Ed Fornieles @ Chisenhale Gallery reviewedA walk through <i>EDENunlimited/tbc.tbc</i>An interview with Metahaven<i>(networked) EVERY WHISPER IS A CRASH ON MY EARS</i> reviewedAram Bartholl, <i>Hurt me plenty</i> (2014) exhibition photosBerlin Art Week highlights: Marguerite Humeau + Kate CooperAnne de Vries, <i>THE OIL WE EAT</i> (2014) exhibition photosHannah Perry @ Serpentine Galleries reviewedReading Ryan Trecartin’s <i>SITE VISIT</i> @ KW<i>Neither</i> @ Seventeen Gallery reviewedTakeshi Shiomitsu @ Happy Times reviewedA mix from Extasis RecordsSome highlights from <i>Space-Time</i> festivalMorag Keil @ Project Native Informant reviewedFabienne Hess, <i>Replica Sentiments</i> (2014) exhibition photos<i>Tabularium</i> @ Slopes reviewedSALT. Issue 6: <i>Manifesto</i> reviewedAn interview with Sophia Al-Maria<i>Stoneroses</i> w/ Center @ Grunewald reviewedAn interview with Iain Ball

Latest

  • Walking into the Ed Fornieles Modern Family show at the Chisenhale Gallery is like being transported to a cartoonish version of American suburbia complete with barbeques, picnic tables, Jacuzzis and vibrating beds. As an expansive and complex installation, it takes a while to adjust to the hip-hop thud ricocheting off the walls, the dimmed and flashing lighting, and the plasma screens displaying random images appropriated in real time from the internet. Littered with ephemera associated with family life and domesticity, it resembles a home post civil war.
    The exhibition is LA- and London-based artist Fornieles’s first solo show in a UK institution. Enacting a collapse between the virtual and…

  • In the sparsely furnished, dimly lit hall on the third floor of an enormous dilapidated house, bed frames are loosely arranged around ornate plaster columns in irregular rows. The reference to an orphanage, or a dormitory is immediate and obvious, yet the recurrence of digital printing and a wall-mounted flat screen brings your thoughts back to the Berlin art scene.
    EDENunlimited/tbc.tbc is a collaborative project by artists Clémence de La Tour du Pin andAntoine Renard and the curators Elise Lammer and Emiliano Pistacchi. It pulls together sound and installation works of 19 artist from 13 contributing not-for-profit spaces. The show holds a strong aesthetic reference to Dominique Gonzalez-Foerster‘s TH.2058 show,…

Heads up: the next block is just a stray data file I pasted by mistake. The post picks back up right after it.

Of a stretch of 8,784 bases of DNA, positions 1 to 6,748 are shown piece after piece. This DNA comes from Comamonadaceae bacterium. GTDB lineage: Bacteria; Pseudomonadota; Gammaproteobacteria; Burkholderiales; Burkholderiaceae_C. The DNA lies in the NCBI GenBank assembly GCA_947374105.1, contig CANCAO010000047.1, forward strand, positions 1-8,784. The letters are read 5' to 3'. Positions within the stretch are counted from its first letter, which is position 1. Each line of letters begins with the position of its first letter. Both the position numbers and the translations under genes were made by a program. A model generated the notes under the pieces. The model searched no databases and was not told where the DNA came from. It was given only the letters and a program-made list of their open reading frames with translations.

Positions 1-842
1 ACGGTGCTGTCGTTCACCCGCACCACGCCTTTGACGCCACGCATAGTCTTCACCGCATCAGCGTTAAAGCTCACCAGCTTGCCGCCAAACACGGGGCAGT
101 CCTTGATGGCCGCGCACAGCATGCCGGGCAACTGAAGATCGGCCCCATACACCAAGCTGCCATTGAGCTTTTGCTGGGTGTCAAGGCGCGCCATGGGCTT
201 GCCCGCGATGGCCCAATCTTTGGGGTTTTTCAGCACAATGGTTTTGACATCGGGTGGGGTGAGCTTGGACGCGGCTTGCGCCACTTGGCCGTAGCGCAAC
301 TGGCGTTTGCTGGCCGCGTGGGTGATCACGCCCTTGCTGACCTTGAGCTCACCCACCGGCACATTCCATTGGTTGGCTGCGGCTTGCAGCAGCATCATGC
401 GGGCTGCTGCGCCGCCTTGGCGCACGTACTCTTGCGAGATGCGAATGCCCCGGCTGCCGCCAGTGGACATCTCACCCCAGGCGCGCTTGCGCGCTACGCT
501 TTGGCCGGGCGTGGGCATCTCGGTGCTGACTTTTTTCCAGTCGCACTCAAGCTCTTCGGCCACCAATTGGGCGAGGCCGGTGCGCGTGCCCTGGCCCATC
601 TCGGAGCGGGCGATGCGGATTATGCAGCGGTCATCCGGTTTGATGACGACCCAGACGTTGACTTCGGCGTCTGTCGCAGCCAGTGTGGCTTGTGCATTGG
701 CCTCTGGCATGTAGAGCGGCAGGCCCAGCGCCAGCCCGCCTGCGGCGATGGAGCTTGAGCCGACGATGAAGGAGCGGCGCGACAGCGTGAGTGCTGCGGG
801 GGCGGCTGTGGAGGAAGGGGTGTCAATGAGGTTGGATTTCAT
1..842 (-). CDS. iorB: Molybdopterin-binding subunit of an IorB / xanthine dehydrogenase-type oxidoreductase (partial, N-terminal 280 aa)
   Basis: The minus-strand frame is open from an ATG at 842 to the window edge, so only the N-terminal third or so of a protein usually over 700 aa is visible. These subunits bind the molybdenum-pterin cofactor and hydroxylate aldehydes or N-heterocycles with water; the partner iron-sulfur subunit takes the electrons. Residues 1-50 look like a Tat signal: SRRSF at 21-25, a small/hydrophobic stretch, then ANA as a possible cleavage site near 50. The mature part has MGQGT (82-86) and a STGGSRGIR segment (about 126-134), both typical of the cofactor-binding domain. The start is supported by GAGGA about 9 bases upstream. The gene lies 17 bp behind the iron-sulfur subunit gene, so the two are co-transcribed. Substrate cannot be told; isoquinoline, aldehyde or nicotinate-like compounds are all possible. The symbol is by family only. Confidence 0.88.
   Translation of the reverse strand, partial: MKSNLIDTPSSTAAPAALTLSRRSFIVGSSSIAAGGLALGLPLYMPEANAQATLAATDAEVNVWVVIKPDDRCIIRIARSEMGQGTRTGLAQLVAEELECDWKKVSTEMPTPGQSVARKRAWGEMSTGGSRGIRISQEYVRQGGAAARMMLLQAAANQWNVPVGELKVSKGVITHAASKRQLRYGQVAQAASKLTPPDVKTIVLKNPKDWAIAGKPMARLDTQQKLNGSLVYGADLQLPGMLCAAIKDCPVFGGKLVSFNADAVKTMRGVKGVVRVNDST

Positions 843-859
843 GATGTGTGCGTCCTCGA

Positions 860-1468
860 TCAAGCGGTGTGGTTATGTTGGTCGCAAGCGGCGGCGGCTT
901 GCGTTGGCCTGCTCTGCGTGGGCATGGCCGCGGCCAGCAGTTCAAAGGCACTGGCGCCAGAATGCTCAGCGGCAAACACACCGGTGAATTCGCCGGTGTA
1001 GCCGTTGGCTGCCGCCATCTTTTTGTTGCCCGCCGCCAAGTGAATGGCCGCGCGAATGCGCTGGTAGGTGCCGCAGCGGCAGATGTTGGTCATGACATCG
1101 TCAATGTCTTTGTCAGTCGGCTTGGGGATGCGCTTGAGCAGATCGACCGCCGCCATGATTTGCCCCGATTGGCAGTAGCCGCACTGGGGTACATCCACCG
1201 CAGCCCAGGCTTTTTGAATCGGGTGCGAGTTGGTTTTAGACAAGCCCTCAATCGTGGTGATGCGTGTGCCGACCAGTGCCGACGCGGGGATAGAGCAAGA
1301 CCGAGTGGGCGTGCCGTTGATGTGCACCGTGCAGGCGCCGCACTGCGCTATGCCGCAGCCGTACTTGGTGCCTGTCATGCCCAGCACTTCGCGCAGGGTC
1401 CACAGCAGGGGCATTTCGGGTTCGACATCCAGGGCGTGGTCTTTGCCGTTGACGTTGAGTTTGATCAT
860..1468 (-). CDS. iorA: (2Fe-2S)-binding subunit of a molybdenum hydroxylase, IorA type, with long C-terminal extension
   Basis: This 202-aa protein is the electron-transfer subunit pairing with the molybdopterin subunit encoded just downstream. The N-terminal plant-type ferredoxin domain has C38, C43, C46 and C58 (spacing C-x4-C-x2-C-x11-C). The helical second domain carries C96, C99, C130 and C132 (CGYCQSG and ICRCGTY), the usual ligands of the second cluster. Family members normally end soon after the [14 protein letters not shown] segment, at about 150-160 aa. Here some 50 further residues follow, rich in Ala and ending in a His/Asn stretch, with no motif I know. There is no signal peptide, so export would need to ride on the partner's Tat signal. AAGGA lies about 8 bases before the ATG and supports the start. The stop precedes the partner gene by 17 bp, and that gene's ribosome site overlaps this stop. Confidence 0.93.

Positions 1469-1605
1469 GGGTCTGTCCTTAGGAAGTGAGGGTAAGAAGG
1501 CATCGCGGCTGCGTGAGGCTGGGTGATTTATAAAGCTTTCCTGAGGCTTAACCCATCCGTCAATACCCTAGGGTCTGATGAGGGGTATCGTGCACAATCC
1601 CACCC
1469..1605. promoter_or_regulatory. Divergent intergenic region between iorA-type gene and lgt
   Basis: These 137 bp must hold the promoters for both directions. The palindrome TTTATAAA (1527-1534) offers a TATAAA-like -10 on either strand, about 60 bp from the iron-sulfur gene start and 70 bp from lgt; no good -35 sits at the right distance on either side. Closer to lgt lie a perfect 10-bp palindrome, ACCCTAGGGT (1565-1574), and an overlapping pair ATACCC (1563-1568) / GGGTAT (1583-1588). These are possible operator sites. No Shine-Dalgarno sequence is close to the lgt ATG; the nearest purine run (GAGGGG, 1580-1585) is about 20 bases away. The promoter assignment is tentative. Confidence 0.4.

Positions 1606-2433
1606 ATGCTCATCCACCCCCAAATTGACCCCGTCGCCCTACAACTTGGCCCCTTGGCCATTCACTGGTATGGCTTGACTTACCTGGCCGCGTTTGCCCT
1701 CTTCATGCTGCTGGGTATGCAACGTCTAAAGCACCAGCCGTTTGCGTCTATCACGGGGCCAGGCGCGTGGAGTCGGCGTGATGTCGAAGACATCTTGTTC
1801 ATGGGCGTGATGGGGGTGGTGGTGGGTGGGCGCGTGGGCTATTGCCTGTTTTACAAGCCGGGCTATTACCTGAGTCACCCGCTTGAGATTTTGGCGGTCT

• It’s appropriate that I’m talking to Metahaven on PiratePad. Having pushed for Skype and settling for ‘chat’, Daniel van der Velden – with creative partner Vinca Kruk always cc’d into email – sends a link to a ‘Hello!’ on the online etherpad doc, the design agency’s answers highlighted pink, to my green, in what is a last-minute interview graciously granted and swiftly started within a day of the suggestion. It’s a real-time conversation as both ends multitask – answering, waiting, working, searching for links – with van der Velden occasionally poking fun, once bluntly retorting, “is this an attempt at an art school examination?”…

  • “(ò_óˇ)” marks an appropriate end to the strain of excess that (networked) EVERY WHISPER IS A CRASH ON MY EARS embodies. Stamped on the empty last page of the anthology published by London’s Arcadia Missa and featuring contributions by 45 artists from around the (digitised) world, it tracks a six-month exhibition programme of the same name and a surplus of extra material. Press releases, installation photos, film stills, essays, artist interviews, prose, poetry, emails; these are scattered across 300+ pages of information that eschews a single-channel stream of content in favour of the more realistic overload of its stated ‘networked’ culture. Snubbing any conventional…

  • The impossible desire of breaching the screen is a standard motif of much contemporary art concerned with the ‘digital’ and fixated on the ‘digits’. For Berlin-based artist Aram Bartholl, though, that’s a desire that’s not only possible but already realised via the early ‘first-person shooters’ of archaic video games. Taking its title from a player level of 1993 harbinger to VR violence, DOOM, Hurt me plenty – running at  DAM Gallery September 12 to November 14 – lingers at the halfway point between ‘I’m too young to die’ and ‘Nightmare!’.
    Representing said reach into virtual space via the pixelated hands holding guns of these Duke…

  • Alone and in silence is the perfect way to see Marguerite Humeau’s latest exhibition at Import Projects and I just got lucky, I guess, shuffling into the gallery as it closed and walking undisturbed through the whole brilliant spectacle. But what can words do to describe Humeau’s Horizons? Language falls flat when passions soar, and awe was the only emotion I could concretely feel walking through the haunting three-room installation. All too often, the story behind an exhibition ends up more fascinating than the work itself, the two appearing to have little in common, as though the true artist was the person responsible for the press…